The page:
No to Military Trials slams ‘state thuggery’

The No to Military Trials Campaign slammed on Tuesday recurrent kidnappings and attempted kidnappings of activists, allegedly by security forces, deeming them “state thuggery” in a press conference held at the Journalists Syndicate.

The group announced the launch of a campaign against activist kidnappings. Activists at the press conference recounted their experiences of illegal interrogation and torture in unknown places by anonymous persons.

“We are here to protest terrifying acts of oppression that we initially revolted against,” campaign member Mohamed Fouda said, adding that security forces are meant to protect citizens, not terrorize them.

Activists have reportedly been kidnapped for hours, sometimes days, then dumped on the side of a highway.

Activists allege that the kidnappings are carried out by security forces, as they remember similar incidents perpetrated by the state security apparatus during the era of deposed President Hosni Mubarak.

Legal definitions and frameworks

According to United Nations definitions, forced disappearance is an act of arresting, detaining or kidnapping a person by authorities without prior legal notification, depriving citizens of any legal protection.

“Legal procedures for arresting any citizen should be in public to protect the arrested person; forcible detention with no prior notification is an illegal act of abduction,” Mohamed Abdel Aziz, a lawyer working for Al-Nadeem Center for Rehabilitation of Victims of Violence, said during the presser, recounting the abduction of medical student Mohamed Saad Tork as an example of forced disappearance.

Tork was politically active in the blogosphere years before the revolution. He was arrested by state security in the northern city of Rashid. His father inquired after his son at state security headquarters in Damanhour, Rashid and finally in Nasr City to no avail.

“Once it hears about an abduction, the prosecution is obliged to file a criminal case to investigate the kidnapping without prior complaints by the abducted person,” Abdel Aziz said.

“Declining to do this is an act of premeditated reluctance,” he added.

Abdel Aziz slammed the prosecution’s reluctance to investigate abduction cases, especially as many signs of torture disappear within days of the abduction, if not hours.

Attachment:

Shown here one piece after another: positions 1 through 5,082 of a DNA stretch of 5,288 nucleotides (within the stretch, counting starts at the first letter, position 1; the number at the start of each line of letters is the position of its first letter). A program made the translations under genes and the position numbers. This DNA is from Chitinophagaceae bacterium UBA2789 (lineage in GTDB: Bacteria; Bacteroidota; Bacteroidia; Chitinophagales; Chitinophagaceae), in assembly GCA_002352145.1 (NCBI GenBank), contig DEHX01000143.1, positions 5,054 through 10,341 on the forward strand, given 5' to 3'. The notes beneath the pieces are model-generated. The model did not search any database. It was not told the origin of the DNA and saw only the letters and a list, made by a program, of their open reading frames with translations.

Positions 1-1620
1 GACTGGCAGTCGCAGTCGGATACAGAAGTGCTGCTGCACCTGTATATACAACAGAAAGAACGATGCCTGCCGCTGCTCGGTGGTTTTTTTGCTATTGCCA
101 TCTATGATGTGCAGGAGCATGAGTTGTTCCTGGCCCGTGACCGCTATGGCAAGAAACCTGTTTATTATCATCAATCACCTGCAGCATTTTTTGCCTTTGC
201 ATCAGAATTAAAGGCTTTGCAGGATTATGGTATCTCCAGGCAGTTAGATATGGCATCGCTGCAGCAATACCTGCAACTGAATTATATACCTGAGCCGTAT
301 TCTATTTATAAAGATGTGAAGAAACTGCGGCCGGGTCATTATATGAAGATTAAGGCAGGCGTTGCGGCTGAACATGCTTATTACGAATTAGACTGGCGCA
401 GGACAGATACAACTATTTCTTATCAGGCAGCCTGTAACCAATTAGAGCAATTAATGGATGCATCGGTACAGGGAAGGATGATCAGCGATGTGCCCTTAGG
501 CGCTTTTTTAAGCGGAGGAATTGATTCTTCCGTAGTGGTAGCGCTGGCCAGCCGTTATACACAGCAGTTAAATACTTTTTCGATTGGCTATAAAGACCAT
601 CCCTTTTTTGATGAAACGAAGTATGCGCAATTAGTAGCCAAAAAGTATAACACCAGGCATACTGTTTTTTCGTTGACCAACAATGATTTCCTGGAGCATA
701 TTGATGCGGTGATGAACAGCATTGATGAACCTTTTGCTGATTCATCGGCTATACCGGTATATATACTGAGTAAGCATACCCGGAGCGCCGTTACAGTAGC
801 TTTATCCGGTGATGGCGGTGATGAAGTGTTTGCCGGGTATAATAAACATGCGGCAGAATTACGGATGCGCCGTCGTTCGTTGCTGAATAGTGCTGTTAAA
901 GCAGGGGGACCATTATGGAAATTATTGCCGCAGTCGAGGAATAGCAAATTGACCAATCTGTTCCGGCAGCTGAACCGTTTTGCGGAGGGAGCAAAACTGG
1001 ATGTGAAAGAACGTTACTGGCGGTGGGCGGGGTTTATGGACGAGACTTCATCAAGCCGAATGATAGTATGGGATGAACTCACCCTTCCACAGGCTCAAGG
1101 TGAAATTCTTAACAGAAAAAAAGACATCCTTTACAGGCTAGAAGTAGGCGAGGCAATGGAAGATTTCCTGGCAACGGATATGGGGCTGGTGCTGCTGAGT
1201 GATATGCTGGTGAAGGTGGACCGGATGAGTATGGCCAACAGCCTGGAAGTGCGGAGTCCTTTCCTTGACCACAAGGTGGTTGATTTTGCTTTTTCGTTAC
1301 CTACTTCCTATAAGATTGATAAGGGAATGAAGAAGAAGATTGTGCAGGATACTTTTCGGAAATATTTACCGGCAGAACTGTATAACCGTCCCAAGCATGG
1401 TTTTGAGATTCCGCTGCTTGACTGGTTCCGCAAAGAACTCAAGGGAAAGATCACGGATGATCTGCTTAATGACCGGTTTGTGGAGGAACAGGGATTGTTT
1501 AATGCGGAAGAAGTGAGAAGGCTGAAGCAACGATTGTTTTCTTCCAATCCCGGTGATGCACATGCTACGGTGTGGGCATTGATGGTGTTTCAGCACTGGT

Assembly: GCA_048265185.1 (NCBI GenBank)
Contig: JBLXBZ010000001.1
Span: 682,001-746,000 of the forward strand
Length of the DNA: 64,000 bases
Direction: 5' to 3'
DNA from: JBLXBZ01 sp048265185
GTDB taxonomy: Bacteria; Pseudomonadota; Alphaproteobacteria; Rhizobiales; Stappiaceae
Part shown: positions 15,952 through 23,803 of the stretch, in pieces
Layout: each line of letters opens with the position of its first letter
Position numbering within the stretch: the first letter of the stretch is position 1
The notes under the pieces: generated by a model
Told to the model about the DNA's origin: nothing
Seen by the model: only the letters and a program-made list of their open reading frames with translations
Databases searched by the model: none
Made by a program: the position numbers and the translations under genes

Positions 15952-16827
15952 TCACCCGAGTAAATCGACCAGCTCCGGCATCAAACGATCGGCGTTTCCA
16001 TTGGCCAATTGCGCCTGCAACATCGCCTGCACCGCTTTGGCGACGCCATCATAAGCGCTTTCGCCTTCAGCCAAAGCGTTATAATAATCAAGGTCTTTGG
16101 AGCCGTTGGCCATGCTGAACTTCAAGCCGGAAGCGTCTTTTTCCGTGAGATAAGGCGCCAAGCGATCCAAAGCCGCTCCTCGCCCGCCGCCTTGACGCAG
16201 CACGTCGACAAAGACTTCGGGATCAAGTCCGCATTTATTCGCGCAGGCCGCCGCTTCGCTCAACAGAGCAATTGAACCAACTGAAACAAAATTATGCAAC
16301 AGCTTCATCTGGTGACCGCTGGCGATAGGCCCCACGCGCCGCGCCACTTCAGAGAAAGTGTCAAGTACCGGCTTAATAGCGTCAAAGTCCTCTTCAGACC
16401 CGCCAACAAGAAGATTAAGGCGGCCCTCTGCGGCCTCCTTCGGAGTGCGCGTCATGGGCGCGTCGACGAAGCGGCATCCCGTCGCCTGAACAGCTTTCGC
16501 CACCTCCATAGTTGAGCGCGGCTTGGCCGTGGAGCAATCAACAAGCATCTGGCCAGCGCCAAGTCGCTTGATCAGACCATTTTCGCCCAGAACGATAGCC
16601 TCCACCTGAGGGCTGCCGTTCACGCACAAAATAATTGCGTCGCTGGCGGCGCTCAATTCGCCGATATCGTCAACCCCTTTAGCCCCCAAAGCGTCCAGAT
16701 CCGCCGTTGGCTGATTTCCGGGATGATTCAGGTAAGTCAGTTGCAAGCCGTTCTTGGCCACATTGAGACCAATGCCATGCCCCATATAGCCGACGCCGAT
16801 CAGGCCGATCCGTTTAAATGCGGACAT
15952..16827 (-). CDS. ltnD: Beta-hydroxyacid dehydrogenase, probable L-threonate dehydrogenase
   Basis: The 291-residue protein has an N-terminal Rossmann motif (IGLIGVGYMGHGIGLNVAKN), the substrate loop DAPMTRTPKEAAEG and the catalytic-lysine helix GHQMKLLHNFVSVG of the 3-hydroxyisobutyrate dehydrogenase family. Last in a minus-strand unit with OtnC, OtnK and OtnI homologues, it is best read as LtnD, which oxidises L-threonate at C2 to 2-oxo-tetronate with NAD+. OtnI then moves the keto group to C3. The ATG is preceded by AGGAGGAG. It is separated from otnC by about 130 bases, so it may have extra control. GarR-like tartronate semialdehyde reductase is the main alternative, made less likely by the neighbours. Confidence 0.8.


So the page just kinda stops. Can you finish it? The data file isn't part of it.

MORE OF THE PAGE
“This is the route through which abductors evade punishment, as signs of the crimes disappear,” Abdel Aziz asserted.

The rights activist called for amendments to the Criminal Procedures Law and the Penal Code in order to change the legal foundation that enables torturers to escape punishment.

Rights organizations are requesting amendments that would enable them to pay surprise visits to detention centers, which are currently only granted to the prosecution, “who usually coordinate these visits with police officers in detention centers so that they can easily hide their crimes and violations,” according to Abdel Aziz.

According to estimates, there are 39 civilian prisons in Egypt, in addition to military prisons, and it is hard to determine if intelligence and national security headquarters are considered legal detention centers under the Criminal Procedures Law.

Psychological drawbacks

Rehabilitation specialist at Al-Nadeem Center and renowned political activist Aida Seif al-Dawla said that abduction is an extraordinary event for the abducted.

“Kidnapping definitely will have its psychological effect on the abducted sooner or later, no matter how strong the person is,” she said, adding that psychological damage after an abduction is related to expectations.

In dictatorships, people who choose to work in political activism anticipate different forms of abuse. Abduction for them, Seif argues, is considered within the realm of possibility.

“After experiencing harsh practices like abduction, experienced activists usually have the luxury of choosing between continuing in their activism or ending this path to avoid future violations,” she added.

But for those young revolutionaries who are taking their first steps into political activism, Seif argued, kidnapping is an extraordinary event.

“Abduction in this case is unexpected, thus the ramifications are much worse. They also do not have the luxury of deciding what they should do when they are free,” Seif said, adding that this psychological damage is the abductor’s goal.

Getting information through tough interrogation is not the aim of the kidnapper, but rather to terrify the abducted, Seif continued, as the abducted loses trust in everything surrounding them.


Mohamed Fahmy, an active member of the “Stolen” campaign aimed at tracking financial corruption of state officials during the Mubarak era, recounted his abduction.

Fahmy said that he was trying to collect official documents proving fraud allegations in Sharqiya Governorate when he was stopped in his way back to Cairo by civilians. He was blindfolded and left for hours in an unknown office.

“I know they wanted to psychologically destroy me by leaving me alone for hours,” said Fahmy, who was allegedly held for 26 hours.

“They interrogated me on my work and how I was getting these documents, but I denied everything,” said Fahmy, who was never physically tortured. He added that psychological torture can do even more damage than physical.

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